Geochemical and thermodynamic constraints on Archean comagmatic volcanic and cumulate rocks from southern West Greenland
Research output: Contribution to journal › Journal article › Research › peer-review
Final published version, 5.45 MB, PDF document
The extensive exposure of the Archean continental crust in southern West Greenland makes it an important window into the tectonic evolution of early Earth. Here, we provide a comprehensive geochemical data set for tholeiitic amphibolites (meta-basalts), calc-alkaline leucoamphibolites (meta-andesites), and ultramafic rocks (meta-cumulates) for the Mesoarchean Bjørneøen Supracrustal Belt, Nuuk region, SW Greenland. This data helps constrain the geodynamic setting in which these rocks formed. The volcanic rocks display two distinct geochemical trends in terms of their La/Sm ratios. Nonetheless, both tholeiitic amphibolites and leucoamphibolites have negative Nb-Ta-Ti anomalies and thus geochemical features associated with apparent island arc or crust contamination processes. Uranium-lead zircon dating of a leucoamphibolite yields an age of 3077 ± 6 Ma, which is older than regional orthogneisses. A series of models for both major element variation (thermodynamics-based) and trace element variation (partition coefficient-based) implies that fractional crystallization of tholeiitic basalt can effectively produce the observed ultramafic rocks. Such ultramafic cumulates had low degrees of crystallinity, reflecting open system magmatic process at shallow depths likely representing magma conduits in a volcanic pile. The geochemical features of the andesites are distinct from the basalts and our modeling excludes a connection via fractional crystallization or crustal assimilation of the two suites. Instead, the andesites formed via high degrees of mixing between basaltic and felsic endmember magmas, requiring elevated temperatures in the mid- to lower-crust. The introduction of felsic components could be derived from partial melting of mafic lower crust, for example by mafic underplating or via some other process that achieves such anatexis, or alternatively by the addition of rhyolitic melt from extensive fractional crystallization. Mixing and homogenization of basaltic and felsic endmembers to produce andesites may occur in modern-style subduction environments, although this could also be feasible in other geodynamic settings in a hotter early Earth.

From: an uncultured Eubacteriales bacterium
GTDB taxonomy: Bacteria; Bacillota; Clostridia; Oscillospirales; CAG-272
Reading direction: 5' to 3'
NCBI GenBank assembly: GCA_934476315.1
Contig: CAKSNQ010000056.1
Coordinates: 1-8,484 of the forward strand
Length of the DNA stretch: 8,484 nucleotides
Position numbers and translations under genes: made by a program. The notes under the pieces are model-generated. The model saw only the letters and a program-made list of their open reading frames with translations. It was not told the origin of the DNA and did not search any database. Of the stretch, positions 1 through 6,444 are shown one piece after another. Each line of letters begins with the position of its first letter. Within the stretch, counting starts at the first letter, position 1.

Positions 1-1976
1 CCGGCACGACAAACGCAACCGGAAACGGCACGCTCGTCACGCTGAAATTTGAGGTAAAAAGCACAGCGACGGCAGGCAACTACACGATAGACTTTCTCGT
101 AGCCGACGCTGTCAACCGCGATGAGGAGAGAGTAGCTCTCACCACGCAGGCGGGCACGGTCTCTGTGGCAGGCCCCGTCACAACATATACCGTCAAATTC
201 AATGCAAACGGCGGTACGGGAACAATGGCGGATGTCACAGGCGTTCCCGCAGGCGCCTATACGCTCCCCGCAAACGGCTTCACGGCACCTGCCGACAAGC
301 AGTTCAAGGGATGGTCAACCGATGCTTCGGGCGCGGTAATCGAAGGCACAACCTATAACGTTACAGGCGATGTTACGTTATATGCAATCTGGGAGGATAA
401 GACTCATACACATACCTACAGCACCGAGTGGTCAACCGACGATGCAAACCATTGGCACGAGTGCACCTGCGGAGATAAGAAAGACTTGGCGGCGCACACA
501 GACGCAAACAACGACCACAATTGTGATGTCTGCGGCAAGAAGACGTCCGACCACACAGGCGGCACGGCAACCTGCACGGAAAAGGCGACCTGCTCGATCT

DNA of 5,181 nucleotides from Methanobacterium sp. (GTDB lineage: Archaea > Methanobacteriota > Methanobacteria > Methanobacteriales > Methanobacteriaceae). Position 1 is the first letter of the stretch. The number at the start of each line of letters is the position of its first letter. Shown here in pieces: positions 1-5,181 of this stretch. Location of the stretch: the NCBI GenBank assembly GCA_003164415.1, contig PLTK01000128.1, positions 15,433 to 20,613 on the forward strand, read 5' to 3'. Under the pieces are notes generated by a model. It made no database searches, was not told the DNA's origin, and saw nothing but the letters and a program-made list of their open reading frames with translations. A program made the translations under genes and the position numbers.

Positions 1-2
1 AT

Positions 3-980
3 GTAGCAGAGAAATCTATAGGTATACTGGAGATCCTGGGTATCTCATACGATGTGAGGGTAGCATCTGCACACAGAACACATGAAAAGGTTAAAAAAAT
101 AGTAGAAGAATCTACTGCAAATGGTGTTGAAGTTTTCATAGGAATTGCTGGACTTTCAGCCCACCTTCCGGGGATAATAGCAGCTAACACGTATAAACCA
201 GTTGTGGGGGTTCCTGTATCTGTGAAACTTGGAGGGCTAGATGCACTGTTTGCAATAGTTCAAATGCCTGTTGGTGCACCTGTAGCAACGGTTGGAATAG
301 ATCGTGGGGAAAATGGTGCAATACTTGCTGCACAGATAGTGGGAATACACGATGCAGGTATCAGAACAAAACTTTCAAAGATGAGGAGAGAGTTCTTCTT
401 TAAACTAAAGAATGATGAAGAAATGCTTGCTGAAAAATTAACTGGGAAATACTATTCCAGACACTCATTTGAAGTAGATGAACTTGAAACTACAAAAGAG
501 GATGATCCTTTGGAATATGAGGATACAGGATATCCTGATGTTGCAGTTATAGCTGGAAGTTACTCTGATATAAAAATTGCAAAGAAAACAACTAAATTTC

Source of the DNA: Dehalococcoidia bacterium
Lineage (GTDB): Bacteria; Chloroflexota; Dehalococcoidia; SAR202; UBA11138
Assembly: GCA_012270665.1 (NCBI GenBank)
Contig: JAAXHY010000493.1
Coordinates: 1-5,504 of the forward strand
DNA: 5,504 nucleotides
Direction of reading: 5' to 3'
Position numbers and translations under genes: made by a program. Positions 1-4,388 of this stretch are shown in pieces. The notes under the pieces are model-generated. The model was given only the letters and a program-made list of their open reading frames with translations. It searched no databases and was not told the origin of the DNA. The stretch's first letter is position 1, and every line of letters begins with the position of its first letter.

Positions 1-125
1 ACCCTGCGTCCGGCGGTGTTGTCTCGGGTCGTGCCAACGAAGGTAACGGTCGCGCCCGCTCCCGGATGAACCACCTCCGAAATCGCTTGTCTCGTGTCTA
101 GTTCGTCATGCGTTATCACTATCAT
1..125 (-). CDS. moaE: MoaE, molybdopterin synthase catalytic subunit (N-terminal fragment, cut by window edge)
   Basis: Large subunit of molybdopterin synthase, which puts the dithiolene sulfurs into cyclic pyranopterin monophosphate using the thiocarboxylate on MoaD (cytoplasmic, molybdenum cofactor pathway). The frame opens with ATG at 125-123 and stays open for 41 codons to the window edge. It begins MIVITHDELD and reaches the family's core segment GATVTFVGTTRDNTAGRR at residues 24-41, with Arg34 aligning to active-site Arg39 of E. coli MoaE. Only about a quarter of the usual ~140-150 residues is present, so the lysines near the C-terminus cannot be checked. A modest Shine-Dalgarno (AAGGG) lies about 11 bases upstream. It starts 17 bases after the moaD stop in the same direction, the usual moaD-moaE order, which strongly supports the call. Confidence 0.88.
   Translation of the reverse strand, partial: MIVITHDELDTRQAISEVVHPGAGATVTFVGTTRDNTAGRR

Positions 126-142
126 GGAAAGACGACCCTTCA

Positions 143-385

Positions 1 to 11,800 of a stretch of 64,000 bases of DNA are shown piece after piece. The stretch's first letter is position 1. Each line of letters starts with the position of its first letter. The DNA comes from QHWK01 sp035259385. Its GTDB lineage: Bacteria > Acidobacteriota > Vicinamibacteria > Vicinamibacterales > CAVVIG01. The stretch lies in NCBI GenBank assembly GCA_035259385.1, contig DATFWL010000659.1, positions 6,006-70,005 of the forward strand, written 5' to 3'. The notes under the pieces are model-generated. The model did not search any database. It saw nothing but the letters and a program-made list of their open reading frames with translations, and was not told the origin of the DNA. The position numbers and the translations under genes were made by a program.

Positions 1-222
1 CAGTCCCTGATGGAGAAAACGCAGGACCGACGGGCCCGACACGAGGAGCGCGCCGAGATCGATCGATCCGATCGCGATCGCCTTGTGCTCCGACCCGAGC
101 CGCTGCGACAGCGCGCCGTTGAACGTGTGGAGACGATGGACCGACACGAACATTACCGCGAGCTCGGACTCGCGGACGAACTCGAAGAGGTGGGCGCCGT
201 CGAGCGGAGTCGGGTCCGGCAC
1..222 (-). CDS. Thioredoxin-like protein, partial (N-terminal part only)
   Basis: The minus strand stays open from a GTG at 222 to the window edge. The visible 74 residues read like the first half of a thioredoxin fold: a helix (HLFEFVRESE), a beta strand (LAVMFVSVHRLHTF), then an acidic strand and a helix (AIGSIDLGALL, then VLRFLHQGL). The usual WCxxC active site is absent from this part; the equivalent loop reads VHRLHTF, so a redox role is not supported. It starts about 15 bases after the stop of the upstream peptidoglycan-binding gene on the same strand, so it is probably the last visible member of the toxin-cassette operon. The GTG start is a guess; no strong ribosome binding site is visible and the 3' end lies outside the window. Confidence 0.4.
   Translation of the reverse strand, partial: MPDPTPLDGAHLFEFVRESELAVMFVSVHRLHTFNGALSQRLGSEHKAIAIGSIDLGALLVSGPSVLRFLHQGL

|Journal||Geochimica et Cosmochimica Acta|
|Publication status||Published - 2023|